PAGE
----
News that came out Tuesday about electricity prices in miserably hot Texas and in delightfully temperate New Hampshire reflected the biggest advantage of renewable energy, one that’s often overlooked: The fuel is free.

Texas is sweltering under an unexpectedly early heat wave, although climate change means no weather extreme is unexpected any more. At the same time, the price of natural gas and oil burned by its power plants are soaring as a result of the war in Ukraine.

Yet Texas’s highly variable energy market, which isn’t regulated the way they are in New England, hardly blinked. Why? The answer is renewables.

Years of investment in Texas wind farms and a surge of interest in solar panels meant that these two renewable sources with their free fuel took up almost 38% of the state’s total power load Tuesday. That’s more power from wind and solar than is used by all of New England.

“Because the price of wind and sunlight hasn’t doubled in the past year like other resources, they are acting as a hedge against high fuel prices,” said Joshua Rhodes, an energy researcher at UT Austin, told CNN.

Now switch to New Hampshire. On Tuesday came news that Liberty Utilities wants permission to roughly double the price of electricity starting in July in order to cover the soaring cost of natural gas, New Hampshire Bulletin reported. Other utilities are likely to follow suit. Get ready to see your electric bill increase by 40% or so.

The reason: New England’s electricity is heavily dependent on natural gas, which is used to produce slightly more than half our power. When fuel costs soar, regulated utilities pass the expense to customers.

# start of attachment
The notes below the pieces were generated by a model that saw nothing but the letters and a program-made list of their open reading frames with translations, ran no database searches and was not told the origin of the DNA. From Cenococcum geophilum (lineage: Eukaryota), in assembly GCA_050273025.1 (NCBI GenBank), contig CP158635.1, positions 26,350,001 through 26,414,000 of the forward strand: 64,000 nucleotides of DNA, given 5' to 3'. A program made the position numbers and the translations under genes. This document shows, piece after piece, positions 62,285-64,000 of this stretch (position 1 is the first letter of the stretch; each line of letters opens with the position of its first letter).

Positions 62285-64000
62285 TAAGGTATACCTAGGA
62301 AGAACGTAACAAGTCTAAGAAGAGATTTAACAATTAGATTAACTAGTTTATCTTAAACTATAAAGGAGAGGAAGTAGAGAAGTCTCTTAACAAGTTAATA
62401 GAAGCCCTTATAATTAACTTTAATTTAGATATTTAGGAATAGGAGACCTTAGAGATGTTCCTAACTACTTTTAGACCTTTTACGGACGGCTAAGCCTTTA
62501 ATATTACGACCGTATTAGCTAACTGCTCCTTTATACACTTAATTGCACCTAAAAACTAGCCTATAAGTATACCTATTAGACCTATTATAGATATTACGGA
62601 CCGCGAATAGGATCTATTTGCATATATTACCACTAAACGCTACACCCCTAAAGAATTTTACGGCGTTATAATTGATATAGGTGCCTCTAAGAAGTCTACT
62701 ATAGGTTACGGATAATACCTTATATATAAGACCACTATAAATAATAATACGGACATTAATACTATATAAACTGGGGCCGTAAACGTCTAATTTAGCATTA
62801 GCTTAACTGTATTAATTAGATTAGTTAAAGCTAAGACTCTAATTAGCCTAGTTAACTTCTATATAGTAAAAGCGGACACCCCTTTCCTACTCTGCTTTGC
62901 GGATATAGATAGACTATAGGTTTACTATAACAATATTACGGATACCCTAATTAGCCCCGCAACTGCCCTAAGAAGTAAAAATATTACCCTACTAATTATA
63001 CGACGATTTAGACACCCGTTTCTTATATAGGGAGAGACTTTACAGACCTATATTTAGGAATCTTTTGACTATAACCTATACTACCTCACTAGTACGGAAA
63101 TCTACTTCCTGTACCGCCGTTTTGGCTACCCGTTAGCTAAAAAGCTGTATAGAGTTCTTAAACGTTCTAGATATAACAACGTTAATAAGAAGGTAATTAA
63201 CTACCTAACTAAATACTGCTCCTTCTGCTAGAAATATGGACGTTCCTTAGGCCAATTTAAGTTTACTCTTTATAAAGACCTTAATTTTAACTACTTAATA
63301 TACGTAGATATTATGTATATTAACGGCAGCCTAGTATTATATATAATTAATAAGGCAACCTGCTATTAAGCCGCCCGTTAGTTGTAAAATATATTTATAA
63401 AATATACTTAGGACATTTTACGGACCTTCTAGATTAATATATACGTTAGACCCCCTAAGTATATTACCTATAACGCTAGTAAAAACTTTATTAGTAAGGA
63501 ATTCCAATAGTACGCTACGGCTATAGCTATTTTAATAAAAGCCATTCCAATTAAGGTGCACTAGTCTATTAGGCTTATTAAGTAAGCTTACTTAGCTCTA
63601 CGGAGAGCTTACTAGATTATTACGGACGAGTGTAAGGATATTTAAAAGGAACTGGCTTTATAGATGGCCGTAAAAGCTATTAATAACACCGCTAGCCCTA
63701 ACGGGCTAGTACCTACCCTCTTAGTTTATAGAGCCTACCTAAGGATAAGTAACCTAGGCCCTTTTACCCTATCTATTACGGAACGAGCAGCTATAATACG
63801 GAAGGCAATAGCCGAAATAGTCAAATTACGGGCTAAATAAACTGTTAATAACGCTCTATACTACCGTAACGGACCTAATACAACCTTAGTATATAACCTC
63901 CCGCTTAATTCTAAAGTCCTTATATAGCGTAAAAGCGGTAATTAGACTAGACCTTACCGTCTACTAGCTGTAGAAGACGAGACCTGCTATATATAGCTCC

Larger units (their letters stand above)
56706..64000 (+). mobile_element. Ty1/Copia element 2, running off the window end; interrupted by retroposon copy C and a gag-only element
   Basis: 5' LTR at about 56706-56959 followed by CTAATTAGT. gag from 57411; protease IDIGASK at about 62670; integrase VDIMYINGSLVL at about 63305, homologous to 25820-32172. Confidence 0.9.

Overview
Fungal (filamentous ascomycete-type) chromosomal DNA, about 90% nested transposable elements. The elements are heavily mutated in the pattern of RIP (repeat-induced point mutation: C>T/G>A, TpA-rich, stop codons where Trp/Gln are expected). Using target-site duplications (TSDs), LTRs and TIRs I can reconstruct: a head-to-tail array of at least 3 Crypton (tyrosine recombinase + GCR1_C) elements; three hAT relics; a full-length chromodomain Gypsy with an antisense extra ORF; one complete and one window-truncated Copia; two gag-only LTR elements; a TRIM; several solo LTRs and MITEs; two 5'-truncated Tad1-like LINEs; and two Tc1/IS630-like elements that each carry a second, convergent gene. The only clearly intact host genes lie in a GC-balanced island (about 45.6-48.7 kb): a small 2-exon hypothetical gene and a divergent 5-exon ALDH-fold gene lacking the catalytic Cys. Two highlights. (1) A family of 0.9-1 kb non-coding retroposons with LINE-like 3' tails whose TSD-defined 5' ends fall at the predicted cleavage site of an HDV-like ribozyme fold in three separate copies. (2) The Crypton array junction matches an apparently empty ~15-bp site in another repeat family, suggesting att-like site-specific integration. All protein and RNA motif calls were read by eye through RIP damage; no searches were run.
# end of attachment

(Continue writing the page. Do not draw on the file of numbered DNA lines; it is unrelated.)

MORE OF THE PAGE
We have only ourselves to blame for being stuck like this. In the past decade, New Hampshire and the rest of New England has shut nuclear power plants, blocked hydropower from Quebec, squelched offshore wind farms, slow-walked onshore wind and large solar plants, and closed coal-fired and oil-fired power plants (an environmental necessity but with repercussions). Natural gas is about all that’s left.

And despite brave talk about America’s energy independence from the fracking boom, natural gas is starting to become a global commodity, thanks to shipping liquid natural gas in tankers, and its price is affected by actions all over the world. For us household consumers it hardly matters how much of it America produces or how many pipelines carry it here. A war 5,000 miles away can make our electric bills rise by one-third or more and there’s nothing we can do about it in the short term.

In the longer term we can do plenty: building free-fuel energy sources to buttress future shocks, doubling down on energy efficiency so we don’t need to buy so much power in the first place, building more transmission lines (even though they’re ugly and expensive and I hate them too) to allow movement of electricity to where it’s needed, and getting our elected officials to revamp our laws and regulations to create a 21st-century energy economy.

Incidentally, there is one bright spot in New England’s bleak power picture: Rooftop solar. ISO-New England, the folks who run the six-state power grid, estimate that some 4,000 MW of solar panels sit on the region’s rooftops and back yards providing “behind the meter” power. That’s more than three times the output of Seabrook Station nuclear plant.

On several sunny, cool afternoons this spring, in fact, rooftop solar was the biggest single power source in the region, out-producing all natural gas plants combined. That’s never happened before and with spiking electricity prices making local solar more attractive by shorting the return on investment, expect it to happen more often. It won’t solve the problem by itself but it’s a bright spot amid a lot of murkiness.

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